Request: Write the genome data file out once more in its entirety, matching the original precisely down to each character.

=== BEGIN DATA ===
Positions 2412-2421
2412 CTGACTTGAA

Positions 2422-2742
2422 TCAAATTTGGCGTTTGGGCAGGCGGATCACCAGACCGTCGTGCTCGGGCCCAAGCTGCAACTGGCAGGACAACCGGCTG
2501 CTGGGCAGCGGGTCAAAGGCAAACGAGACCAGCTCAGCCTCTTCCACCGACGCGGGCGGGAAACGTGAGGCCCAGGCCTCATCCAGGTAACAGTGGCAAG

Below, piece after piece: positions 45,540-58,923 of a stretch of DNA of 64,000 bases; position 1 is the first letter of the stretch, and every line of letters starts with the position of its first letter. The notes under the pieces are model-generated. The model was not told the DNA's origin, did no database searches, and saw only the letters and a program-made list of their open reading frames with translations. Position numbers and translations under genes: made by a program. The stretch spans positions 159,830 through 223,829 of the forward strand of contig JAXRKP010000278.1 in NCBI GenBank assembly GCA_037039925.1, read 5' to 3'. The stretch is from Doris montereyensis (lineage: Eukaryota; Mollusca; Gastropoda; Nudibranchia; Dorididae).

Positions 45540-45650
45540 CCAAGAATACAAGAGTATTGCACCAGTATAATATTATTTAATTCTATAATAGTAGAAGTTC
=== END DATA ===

Positions 2412-2421
2412 CTGACTTGAA

Positions 2422-2742
2422 TCAAATTTGGCGTTTGGGCAGGCGGATCACCAGACCGTCGTGCTCGGGCCCAAGCTGCAACTGGCAGGACAACCGGCTG
2501 CTGGGCAGCGGGTCAAAGGCAAACGAGACCAGCTCAGCCTCTTCCACCGACGCGGGCGGGAAACGTGAGGCCCAGGCCTCATCCAGGTAACAGTGGCAAG

Below, piece after piece: positions 45,540-58,923 of a stretch of DNA of 64,000 bases; position 1 is the first letter of the stretch, and every line of letters starts with the position of its first letter. The notes under the pieces are model-generated. The model was not told the DNA's origin, did no database searches, and saw only the letters and a program-made list of their open reading frames with translations. Position numbers and translations under genes: made by a program. The stretch spans positions 159,830 through 223,829 of the forward strand of contig JAXRKP010000278.1 in NCBI GenBank assembly GCA_037039925.1, read 5' to 3'. The stretch is from Doris montereyensis (lineage: Eukaryota; Mollusca; Gastropoda; Nudibranchia; Dorididae).

Positions 45540-45650
45540 CCAAGAATACAAGAGTATTGCACCAGTATAATATTATTTAATTCTATAATAGTAGAAGTTC